ways one experiences fat embodiment. Mack (2007) endorses this view in a critique
of the coming out discourse that is popular within fat liberation. Glen is also
dismissive of the fat liberation movement, which she argues is hostile to those who
suffer eating disorders.

Probyn's (2008) criticisms of the size acceptance movement, which have been
widely accepted within some areas of the academy, are reserved for what she
considers its theoretical underpinnings. She is aghast by what she considers limited
readings of Foucault, although she does not reference Evans et al (2008) or Wright
and Harwood (2008), who both provide in-depth Foucauldian analysis of fatness.
Probyn attacks poor media literacy within fat liberation, but fails to address such
phenomena as fat zine-making, or the Fatosphere (a network of fat bloggers), or the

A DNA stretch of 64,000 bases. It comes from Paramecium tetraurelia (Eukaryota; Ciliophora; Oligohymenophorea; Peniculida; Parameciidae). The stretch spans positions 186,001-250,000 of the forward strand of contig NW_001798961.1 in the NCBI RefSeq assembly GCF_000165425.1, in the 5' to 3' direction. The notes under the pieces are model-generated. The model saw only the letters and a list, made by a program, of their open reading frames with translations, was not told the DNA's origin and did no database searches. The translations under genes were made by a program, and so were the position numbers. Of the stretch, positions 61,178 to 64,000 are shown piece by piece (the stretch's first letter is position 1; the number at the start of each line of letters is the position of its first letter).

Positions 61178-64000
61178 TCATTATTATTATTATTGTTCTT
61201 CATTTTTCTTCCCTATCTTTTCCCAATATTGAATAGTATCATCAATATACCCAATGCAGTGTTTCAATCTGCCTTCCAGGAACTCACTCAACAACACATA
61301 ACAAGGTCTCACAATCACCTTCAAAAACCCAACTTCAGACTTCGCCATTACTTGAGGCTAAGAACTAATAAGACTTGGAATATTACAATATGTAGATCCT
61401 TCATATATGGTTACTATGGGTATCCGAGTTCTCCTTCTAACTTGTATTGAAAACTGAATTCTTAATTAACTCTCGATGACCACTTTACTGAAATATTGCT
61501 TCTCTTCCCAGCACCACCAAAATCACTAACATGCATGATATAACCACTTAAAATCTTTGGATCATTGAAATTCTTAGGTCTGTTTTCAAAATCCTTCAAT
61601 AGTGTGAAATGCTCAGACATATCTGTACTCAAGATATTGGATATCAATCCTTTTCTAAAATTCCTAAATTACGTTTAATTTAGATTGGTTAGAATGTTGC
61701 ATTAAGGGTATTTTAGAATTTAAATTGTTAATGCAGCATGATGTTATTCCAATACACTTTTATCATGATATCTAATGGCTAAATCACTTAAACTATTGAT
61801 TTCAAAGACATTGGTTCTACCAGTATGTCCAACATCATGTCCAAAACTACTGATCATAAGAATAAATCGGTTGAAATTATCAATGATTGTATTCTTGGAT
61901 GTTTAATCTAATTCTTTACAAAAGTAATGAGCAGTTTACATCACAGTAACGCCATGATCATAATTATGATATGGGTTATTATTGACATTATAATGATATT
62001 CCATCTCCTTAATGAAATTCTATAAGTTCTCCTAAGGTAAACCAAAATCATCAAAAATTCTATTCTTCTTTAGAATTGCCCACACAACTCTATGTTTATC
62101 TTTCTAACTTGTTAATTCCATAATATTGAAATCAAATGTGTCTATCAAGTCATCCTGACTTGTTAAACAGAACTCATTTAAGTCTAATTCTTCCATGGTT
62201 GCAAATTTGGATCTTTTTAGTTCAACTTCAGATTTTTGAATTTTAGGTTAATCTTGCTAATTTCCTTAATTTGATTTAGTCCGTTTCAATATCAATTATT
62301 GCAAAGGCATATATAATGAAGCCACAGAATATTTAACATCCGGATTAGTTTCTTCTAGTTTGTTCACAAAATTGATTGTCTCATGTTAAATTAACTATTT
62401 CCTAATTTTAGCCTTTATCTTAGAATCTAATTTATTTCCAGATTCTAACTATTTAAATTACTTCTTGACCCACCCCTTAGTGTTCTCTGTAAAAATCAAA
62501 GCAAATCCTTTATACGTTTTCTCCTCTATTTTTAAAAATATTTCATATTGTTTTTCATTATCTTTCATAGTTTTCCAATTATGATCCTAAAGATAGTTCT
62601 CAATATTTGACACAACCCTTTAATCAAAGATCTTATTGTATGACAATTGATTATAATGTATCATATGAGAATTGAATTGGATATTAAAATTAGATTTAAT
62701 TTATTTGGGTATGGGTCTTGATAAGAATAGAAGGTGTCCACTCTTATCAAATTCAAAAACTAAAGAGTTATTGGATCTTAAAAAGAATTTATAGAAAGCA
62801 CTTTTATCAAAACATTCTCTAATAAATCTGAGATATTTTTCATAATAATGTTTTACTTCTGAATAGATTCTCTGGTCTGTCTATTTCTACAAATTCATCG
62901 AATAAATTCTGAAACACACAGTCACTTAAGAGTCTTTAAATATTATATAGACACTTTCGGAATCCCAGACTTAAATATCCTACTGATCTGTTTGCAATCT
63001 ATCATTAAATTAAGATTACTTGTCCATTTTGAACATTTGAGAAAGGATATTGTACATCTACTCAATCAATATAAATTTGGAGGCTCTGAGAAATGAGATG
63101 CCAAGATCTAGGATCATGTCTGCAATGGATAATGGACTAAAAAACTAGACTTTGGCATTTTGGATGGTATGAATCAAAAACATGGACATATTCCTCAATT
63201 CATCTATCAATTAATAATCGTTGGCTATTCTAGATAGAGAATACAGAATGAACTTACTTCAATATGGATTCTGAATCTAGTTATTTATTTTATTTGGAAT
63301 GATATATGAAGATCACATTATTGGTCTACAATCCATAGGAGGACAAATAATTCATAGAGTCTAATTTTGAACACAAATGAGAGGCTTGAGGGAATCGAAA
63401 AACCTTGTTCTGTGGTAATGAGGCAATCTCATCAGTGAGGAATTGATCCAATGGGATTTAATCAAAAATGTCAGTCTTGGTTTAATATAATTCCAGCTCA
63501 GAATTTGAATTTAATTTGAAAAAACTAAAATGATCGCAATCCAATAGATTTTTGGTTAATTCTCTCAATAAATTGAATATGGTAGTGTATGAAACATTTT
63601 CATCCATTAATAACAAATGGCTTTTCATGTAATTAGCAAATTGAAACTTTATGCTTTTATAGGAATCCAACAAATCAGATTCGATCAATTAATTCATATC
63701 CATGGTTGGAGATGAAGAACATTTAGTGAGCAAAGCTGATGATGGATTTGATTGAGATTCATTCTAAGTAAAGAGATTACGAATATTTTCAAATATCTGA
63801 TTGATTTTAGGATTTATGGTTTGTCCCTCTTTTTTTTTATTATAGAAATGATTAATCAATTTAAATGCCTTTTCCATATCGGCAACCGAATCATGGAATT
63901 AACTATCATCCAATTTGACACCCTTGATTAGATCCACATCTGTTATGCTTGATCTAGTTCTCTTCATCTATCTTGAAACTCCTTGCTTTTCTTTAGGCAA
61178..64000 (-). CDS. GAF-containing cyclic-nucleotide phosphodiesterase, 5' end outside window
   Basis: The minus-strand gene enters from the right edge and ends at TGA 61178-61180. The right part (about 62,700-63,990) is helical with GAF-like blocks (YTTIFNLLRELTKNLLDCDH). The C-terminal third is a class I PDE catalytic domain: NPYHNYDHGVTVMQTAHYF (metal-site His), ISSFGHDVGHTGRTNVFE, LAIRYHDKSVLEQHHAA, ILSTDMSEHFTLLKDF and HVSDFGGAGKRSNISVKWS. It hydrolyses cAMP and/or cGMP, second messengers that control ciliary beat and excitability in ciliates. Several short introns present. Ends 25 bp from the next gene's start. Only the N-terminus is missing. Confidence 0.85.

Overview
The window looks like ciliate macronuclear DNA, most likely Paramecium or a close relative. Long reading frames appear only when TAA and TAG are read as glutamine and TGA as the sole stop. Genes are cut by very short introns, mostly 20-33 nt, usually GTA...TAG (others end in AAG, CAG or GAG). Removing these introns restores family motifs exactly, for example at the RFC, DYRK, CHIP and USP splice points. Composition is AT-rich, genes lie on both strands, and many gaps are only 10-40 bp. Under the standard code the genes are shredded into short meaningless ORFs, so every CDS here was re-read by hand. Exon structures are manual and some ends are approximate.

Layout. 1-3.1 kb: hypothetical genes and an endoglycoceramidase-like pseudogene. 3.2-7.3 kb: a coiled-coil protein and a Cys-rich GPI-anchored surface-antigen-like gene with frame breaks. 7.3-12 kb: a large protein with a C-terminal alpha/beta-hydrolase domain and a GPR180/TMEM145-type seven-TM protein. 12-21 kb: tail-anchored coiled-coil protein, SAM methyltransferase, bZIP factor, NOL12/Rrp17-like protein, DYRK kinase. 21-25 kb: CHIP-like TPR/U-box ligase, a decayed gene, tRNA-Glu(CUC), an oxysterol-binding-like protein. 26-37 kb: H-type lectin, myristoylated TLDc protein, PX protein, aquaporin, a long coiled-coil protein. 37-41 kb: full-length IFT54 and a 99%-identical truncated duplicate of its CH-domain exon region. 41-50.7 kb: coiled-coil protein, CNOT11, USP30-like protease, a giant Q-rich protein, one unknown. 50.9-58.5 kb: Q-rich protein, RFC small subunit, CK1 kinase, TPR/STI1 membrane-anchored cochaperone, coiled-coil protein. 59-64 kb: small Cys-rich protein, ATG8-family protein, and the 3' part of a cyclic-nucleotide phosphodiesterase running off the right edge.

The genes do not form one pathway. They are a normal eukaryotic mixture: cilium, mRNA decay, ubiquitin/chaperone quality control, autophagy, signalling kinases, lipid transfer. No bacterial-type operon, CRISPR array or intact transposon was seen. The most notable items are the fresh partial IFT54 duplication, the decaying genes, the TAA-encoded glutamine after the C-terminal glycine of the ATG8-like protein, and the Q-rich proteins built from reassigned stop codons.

complex ways in which fat activists have been using and creating media for the past
40 years. By stating that feminists are not engaging with fatness, Probyn echoes
Wooley and Wooley's (1979) influential argument that fat is a neglected feminist
topic, and Smith's (1989) call to radical feminists to create a politics of appearance.
But Probyn's own analysis is extremely limited, she seems unaware of the body of
work I have outlined in this paper and has based her arguments on Orbach's (1978)
highly contested understanding of fatness (Cooper 1998, Murray 2008, Tomrley
2009). Her critique is located within discourses around food poverty, energy balance,
and she blames capitalism, agribusiness and "cheap and bad products" (p.402) for
the preponderance of obesity. Not only does she reinforce the feminist academy's
historical inability to develop a strong and rigorous understanding of fat, she merely
reiterates the claims made by obesity epidemic proponents using energy balance
paradigms such as Foresight (Butland et al 2005).

New complexities

Although flawed, Probyn's account demonstrates the complexity of viewpoints and
critiques that are likely to surface as new literature emerges and Fat Studies